Experts Warn England Has Reached The Limits Of Lockdown

Experts Warn England Has Reached The Limits Of Lockdown

Experts have warned that England can’t ease the current lockdown any further as calls for COVID-19 testing grows.

Warnings from one of the government’s most influential scientific advisers are stating that the loosening of lockdown may have reached its limits that faster contract tracing is needed in order to adequately prepare for a resurgence in cases.

Sir Jeremy Farrer, a member of the government’s Scientific Advisory Group for Emergencies, has warned against complacency following cases of local outbreaks of coronavirus which have forced localised lockdowns to be introduced in some areas.

Farrer has said there are growing concerns regarding gaps in COVID-19 testing, and signals that there are signs that England may be in danger of “heading in the wrong direction”.

He added: “The gradual uptick in cases has shown us we’ve now reached – if not already exceeded – the absolute limits of easing restrictions”.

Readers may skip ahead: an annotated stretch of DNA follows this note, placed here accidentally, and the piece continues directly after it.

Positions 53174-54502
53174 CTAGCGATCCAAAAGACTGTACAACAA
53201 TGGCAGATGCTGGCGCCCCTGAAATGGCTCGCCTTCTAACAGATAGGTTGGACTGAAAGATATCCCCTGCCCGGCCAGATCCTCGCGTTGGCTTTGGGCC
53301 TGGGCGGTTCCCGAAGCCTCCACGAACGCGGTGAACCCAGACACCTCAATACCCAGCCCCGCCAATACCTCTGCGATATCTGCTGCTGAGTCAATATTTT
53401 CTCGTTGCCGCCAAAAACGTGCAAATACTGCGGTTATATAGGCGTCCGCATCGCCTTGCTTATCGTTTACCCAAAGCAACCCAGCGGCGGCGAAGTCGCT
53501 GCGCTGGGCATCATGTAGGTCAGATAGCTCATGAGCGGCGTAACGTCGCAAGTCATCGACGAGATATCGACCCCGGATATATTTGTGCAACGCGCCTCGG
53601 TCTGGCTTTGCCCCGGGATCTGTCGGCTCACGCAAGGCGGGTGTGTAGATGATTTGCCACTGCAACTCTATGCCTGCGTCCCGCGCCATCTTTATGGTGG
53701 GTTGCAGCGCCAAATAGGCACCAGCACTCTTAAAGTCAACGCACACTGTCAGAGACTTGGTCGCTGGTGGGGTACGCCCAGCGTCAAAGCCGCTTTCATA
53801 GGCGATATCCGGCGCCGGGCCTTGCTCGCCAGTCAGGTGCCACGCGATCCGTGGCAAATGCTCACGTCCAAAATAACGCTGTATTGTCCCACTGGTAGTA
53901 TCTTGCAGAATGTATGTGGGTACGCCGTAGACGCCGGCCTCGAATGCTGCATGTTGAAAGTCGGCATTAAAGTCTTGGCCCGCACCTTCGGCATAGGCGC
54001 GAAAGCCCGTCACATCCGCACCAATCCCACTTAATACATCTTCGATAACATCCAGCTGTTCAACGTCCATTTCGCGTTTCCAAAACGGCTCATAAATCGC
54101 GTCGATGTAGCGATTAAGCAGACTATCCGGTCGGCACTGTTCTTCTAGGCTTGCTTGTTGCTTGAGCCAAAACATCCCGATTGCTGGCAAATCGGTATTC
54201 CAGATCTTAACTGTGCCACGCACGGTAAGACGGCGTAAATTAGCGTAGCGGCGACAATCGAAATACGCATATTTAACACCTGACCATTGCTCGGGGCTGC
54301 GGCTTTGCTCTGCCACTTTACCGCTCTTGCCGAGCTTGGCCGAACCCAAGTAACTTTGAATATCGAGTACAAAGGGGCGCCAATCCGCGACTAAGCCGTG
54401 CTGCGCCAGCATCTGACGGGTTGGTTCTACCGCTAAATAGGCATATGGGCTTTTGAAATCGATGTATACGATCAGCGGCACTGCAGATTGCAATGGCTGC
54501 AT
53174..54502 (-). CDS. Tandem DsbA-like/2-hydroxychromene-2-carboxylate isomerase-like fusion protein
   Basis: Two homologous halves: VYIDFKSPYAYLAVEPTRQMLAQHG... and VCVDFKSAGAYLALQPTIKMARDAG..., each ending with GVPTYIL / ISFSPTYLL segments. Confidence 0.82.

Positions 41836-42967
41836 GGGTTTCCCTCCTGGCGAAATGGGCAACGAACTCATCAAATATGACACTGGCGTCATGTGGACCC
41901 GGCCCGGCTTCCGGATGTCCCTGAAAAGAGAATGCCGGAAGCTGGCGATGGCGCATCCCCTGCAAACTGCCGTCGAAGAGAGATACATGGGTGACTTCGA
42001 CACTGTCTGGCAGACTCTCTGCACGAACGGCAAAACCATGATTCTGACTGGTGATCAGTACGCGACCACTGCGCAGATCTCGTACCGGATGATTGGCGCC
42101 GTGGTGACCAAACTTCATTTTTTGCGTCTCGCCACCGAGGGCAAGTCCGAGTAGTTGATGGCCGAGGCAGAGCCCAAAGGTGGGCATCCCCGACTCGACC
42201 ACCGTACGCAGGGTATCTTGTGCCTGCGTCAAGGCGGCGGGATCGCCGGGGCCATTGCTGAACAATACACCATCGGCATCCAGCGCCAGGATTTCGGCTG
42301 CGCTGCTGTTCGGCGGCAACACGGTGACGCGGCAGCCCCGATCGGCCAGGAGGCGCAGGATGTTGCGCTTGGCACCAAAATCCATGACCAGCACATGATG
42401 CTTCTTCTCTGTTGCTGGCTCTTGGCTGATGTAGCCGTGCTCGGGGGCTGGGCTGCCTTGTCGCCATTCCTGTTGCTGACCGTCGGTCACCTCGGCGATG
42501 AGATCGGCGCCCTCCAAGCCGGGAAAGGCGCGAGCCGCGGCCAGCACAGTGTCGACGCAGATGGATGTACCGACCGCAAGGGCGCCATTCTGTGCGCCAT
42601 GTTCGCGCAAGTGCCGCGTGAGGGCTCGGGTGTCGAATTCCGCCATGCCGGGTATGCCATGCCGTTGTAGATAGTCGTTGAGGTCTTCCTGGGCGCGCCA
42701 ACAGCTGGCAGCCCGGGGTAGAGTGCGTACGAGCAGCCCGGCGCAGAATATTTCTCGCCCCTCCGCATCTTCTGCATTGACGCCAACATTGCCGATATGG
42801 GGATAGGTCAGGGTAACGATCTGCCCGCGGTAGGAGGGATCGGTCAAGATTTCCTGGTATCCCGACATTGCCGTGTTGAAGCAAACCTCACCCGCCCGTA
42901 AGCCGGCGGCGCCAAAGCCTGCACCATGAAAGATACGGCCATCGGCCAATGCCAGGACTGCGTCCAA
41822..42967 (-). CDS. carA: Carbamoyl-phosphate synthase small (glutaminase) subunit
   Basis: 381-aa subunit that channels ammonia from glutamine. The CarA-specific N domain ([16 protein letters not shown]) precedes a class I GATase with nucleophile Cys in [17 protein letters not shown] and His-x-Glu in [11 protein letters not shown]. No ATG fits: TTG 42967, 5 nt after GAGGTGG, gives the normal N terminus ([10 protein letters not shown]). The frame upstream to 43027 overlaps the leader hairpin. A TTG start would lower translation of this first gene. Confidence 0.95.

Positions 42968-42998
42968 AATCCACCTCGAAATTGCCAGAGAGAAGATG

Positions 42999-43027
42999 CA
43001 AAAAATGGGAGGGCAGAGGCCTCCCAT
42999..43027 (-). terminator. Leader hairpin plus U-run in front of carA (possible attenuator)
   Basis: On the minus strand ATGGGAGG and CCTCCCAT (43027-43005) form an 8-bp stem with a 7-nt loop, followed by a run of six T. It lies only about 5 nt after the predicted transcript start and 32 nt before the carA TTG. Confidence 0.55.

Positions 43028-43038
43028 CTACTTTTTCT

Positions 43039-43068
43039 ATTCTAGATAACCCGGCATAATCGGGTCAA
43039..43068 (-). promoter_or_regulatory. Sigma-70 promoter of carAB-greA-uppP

He also said: “Most urgently, we need to ramp up testing. We are not where we need to be. We must improve contact tracing, so we’re identifying more cases and providing better, faster data locally. We need to make it much easier for everyone to get tested, including those who have been in contact with cases or think they might be infected, whether they have symptoms or not.”

Vic Rayner, Executive director of the National Care Forum, Vic Rayner, said regarding the need for more testing: “[Testing] is the only real way we have of understanding how the virus is manifesting. Without regular testing, you’re asking organisations to work with their hands tied behind their back.”

Professor Neil Ferguson, at Imperial College London, discussed how important it is that we navigate the coming months with caution: “As we go into the autumn with cooler weather and schools reopening, transmission is highly likely to increase, perhaps substantially. We need to build on progress so far to further improve testing, contact tracing and the effectiveness of control measures to contain local outbreaks.”